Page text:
Let people know that you are alive.
Do not put a little advertisement in a newspaper one day, and then sit down and expect to get rich from your dollar’s worth of publicity.
Follow it up.
“Keeping everlastingly at it is the keystone to success.”
Be sure that you have bargains to present, and then keep presenting them.
This is the way to prosperity in business – no matter what the business may be.
Don’t sit down and cry “hard times.”
Hustle out and make business, and business will come your way. State
THE LINWOOD FISHING PARTY
A FISHING party composed of C. W. Showalter, J. H. Slanker, E. S., W. B. and A. W. Gatewood, J. S. Var-ner, Grant Higgins, J. H. Gibson, G. P. Beverage and Dr. J. H. Lynch left this place on the 22nd for a week’s fish on Gauley River. After a half-day’s hard walk, we reached the Sharp Camp, but, finding the fishing not good near that camp, we concluded to extend our trip on to Camp Cogar, a distance of about eight miles through the mountains. On reaching it, we went into camp for the night. After a few moments rest, the veteran cook, Charles Showalter, proceeded to prepare supper for the party, while Dr. Lynch administered a few doses of Lynch’s “Golden Medical Discovery” to those of the party who were very much fatigued by the hard day’s journey, and which seemed to have the desired effect, inasmuch as it gave each of the convalescents a ravenous appetite, such as only a fisherman can have.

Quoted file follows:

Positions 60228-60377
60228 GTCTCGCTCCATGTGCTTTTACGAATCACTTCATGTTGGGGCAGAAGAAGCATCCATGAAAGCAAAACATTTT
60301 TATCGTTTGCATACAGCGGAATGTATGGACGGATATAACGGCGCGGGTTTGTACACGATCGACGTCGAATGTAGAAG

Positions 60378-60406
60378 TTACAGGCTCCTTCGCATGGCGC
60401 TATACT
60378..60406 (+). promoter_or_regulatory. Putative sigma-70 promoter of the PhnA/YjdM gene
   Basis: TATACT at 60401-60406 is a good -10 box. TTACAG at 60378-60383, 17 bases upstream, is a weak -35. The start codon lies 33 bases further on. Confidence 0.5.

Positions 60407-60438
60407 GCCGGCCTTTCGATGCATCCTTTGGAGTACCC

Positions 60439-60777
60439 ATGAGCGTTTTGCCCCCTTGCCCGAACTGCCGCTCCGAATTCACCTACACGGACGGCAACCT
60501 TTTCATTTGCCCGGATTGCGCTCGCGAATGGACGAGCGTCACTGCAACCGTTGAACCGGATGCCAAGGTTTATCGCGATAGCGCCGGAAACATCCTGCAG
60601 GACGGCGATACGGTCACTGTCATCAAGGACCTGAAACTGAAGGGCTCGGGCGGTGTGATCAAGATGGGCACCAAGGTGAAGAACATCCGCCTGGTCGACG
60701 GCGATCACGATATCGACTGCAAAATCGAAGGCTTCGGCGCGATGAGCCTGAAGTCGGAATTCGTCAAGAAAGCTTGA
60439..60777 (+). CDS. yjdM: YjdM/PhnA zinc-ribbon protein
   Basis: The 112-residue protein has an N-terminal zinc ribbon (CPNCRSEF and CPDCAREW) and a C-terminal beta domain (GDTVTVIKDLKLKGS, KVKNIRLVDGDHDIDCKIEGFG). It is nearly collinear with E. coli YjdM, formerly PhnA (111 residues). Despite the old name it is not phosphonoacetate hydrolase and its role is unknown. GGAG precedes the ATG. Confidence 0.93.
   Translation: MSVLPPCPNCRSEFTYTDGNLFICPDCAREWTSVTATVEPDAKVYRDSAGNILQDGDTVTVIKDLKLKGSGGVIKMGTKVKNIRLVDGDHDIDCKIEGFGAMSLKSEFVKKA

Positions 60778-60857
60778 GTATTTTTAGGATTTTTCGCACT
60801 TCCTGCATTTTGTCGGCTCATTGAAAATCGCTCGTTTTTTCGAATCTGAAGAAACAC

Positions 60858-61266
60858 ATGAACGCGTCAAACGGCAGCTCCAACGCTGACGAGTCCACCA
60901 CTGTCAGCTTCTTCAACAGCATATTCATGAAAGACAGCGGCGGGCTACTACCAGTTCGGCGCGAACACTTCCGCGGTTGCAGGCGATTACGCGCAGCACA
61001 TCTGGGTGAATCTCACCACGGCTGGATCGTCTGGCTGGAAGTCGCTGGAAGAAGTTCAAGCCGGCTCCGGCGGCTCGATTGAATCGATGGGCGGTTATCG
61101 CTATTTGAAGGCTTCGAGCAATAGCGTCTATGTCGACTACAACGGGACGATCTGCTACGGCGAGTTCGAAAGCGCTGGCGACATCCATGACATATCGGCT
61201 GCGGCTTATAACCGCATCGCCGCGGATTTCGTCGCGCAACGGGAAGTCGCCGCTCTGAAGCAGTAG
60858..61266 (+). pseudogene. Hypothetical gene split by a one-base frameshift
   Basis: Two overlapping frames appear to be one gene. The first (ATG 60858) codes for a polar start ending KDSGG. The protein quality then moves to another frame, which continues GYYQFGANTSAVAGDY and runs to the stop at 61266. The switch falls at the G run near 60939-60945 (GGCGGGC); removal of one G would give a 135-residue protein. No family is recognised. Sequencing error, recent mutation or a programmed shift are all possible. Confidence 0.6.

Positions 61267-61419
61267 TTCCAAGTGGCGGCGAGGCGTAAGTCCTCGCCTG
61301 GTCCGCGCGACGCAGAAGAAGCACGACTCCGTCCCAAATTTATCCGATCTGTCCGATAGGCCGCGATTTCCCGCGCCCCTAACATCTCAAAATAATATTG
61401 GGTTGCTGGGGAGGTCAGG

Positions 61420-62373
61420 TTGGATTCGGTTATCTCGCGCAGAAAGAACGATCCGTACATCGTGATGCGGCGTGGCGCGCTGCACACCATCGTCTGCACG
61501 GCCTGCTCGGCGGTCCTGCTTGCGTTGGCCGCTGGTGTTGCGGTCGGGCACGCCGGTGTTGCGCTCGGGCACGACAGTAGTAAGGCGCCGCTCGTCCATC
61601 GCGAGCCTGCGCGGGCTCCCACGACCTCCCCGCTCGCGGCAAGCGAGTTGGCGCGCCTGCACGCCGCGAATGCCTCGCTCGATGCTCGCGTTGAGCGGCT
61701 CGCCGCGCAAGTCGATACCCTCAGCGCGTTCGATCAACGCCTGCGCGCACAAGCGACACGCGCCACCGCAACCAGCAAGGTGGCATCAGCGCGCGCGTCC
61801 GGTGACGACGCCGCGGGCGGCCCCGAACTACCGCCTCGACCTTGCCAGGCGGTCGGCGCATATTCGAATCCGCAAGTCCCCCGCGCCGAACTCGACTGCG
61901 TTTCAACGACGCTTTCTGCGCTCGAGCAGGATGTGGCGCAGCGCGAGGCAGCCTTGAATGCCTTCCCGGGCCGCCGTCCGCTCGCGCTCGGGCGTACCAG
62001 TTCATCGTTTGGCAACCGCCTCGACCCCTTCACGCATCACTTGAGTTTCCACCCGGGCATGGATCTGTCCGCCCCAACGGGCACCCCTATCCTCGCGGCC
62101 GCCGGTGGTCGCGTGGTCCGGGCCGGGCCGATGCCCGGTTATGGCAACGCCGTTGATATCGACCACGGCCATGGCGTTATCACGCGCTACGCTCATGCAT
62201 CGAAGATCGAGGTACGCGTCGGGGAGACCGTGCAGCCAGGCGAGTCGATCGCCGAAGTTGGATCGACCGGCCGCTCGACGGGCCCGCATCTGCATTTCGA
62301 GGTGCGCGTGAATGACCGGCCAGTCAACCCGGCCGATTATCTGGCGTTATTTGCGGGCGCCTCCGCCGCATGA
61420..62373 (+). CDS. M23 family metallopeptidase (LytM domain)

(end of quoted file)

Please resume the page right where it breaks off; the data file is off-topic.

In the twinkling of an eye, and before the cook could remonstrate, the supper of hardtack and mountain trout had totally disappeared from the eyes of man, whereupon Dr. Lynch declared that such a course was in direct opposition to the long and well established laws of digestion. The doctor’s opinion, however, being overruled, we lighted our pipes and prepared to listen to the wild and wooly anecdotes told by members of the party who had been there before, where the cry of panther and the howl of the wolf was the only food for the ears of man.